Thing is I’ve always lived in cities, not exactly hunting ground material. Anyways I don’t know how to hunt, let alone prepare an animal to be eaten after. However I did read an interesting article once about a former homeless man who was giving steps to catching city pigeons, and how to prepare and eat them. He even tells you how to tell if the pigeon you caught is good to eat or not. I wanted to post the article here, but I can’t find it anymore. Just wanted to mention it though, as it was very interesting.

CWOTUS's avatar

Fish, from over a half-century ago. We may have frozen some for later eating, but mostly I would also cook and eat for breakfast the fish that I used to catch early in the morning. (I wasn’t cooking so much when I was ten, but in my teens, anyway.)

KaY_Jelly's avatar

I am over 3 decades old.

My grandfather who lived in the city used to hunt and had a makeshift farm in his backyard complete with hunting dogs.

He wasn’t afraid of anything.

He would put his hand down holes and it didn’t matter what lied beneath, he did this one time and a possum grabbed his hand and bit him my grandfather grabbed the possum by it’s neck pulled it out of the hole and quickly whipped it breaking its neck all while the animal had its teeth firmly planted in my grandfather’s hand.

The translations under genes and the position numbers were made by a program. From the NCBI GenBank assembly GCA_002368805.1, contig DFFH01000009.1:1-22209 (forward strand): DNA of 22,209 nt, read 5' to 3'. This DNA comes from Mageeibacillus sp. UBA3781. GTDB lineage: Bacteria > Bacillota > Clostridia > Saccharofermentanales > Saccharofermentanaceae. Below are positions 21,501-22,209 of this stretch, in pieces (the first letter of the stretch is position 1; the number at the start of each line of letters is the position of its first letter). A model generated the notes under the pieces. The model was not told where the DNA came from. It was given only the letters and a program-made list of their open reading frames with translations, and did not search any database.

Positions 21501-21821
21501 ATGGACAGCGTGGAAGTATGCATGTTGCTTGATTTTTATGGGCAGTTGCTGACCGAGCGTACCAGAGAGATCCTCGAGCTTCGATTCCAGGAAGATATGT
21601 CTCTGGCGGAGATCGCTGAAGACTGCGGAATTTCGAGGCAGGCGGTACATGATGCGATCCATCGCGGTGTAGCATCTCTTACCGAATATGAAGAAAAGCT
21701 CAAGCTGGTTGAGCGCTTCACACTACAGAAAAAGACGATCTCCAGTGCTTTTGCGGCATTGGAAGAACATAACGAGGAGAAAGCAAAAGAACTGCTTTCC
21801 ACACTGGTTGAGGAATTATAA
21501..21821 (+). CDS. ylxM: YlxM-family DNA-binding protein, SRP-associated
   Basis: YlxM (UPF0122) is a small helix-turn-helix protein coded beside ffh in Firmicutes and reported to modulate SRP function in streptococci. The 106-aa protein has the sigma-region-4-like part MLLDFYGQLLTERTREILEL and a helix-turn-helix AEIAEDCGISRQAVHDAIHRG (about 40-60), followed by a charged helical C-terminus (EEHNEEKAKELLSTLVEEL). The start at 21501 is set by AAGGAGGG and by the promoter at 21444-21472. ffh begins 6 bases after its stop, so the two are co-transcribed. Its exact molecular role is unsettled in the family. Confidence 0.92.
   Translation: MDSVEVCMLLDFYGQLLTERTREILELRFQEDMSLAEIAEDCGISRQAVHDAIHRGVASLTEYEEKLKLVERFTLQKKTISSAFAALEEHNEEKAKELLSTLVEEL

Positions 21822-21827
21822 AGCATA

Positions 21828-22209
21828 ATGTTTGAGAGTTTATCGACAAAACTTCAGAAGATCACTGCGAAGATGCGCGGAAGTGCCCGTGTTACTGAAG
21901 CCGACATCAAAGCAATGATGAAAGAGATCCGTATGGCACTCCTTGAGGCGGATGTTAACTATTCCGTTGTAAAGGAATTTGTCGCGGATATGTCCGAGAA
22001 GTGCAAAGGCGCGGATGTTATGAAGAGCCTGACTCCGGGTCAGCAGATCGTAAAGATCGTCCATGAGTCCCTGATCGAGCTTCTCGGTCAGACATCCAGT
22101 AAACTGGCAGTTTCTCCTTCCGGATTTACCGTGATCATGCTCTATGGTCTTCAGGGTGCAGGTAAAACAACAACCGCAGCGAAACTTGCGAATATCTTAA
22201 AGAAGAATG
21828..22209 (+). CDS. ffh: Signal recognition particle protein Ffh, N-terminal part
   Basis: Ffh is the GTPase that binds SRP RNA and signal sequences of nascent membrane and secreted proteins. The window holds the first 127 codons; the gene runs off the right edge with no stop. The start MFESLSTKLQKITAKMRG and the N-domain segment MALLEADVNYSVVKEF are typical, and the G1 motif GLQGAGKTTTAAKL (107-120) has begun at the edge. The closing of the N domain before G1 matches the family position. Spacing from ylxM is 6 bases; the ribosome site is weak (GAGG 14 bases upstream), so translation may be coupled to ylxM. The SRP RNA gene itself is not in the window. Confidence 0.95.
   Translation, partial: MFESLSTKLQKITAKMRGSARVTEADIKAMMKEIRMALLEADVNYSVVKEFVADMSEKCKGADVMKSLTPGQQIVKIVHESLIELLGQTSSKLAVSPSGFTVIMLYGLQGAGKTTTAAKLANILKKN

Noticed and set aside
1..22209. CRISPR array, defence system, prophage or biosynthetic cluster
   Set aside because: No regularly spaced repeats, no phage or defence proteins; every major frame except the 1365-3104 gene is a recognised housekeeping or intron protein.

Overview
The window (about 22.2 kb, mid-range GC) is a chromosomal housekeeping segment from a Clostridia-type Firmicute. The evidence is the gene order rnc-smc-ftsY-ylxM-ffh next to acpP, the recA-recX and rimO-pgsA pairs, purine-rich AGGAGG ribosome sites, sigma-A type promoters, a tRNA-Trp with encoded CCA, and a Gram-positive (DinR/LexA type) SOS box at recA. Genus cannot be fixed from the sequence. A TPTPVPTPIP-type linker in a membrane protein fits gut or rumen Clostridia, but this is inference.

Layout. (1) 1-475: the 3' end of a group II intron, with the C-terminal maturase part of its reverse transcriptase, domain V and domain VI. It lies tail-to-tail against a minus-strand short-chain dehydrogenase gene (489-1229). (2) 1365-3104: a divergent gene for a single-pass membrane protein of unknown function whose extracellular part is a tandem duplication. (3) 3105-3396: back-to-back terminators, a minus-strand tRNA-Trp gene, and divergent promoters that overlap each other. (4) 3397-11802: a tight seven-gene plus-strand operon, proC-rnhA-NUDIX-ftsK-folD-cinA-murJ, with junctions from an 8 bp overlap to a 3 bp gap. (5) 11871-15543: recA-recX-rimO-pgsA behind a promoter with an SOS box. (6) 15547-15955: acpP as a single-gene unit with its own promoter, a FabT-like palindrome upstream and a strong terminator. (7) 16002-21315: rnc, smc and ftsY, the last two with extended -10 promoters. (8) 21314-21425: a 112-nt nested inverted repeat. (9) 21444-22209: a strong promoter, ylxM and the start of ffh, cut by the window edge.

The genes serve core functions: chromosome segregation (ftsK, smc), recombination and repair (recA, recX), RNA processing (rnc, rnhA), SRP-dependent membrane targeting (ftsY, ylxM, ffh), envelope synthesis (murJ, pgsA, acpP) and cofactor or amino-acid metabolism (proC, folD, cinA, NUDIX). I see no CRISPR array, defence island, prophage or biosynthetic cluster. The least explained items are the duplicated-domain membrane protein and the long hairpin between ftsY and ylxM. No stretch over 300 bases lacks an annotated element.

If rednecks exist my grandfather was a 6 foot 3 240 lb toothless steak eating one.

After all of the stuff I saw, I have never once killed an animal.

I have never actually had a lot of meat.

I wanted to try fishing one time, but the person who had the pole told me I had to cut the eyeball off of the dead fish that was on the shoreline, I was about 5, I couldn’t do it, so I never fished.

I ate seafood once almost died,
I’ve had ground beef, but mysteriously the few times I ate it I got physically ill.

I’m allergic to shellfish, lactose intolerant and allergic to gluten. :/

When it comes to food, I’m a minimalist. lol

But I can ‘kill’, dress, and cook a mean tofu! :)

EDIT:
Just wanted to add something, I was really small at the time of the incident with the ‘possum’.
Thinking about it, it may not have been a possum, I know it was big, cat sized, but to my knowledge just thinking now, most possums are not aggressive like that, maybe it was a raccoon. That is probably more fitting. Whatever it was, along with my allergies, the whole thing changed my views.

seekingwolf's avatar

I’m 24 now but I have dressed fish that I caught, yes.
Within the past few years, I have helped my dad dress animals that he has caught and we subsequently ate them.

Rabbits, turkeys, and geese.

I did not grow up on a farm but I did grow up in a more rural area.

Dan_Lyons's avatar

I may well have become a doctor of medicine had not my dad and grandpa tried to teach me too early this way of life.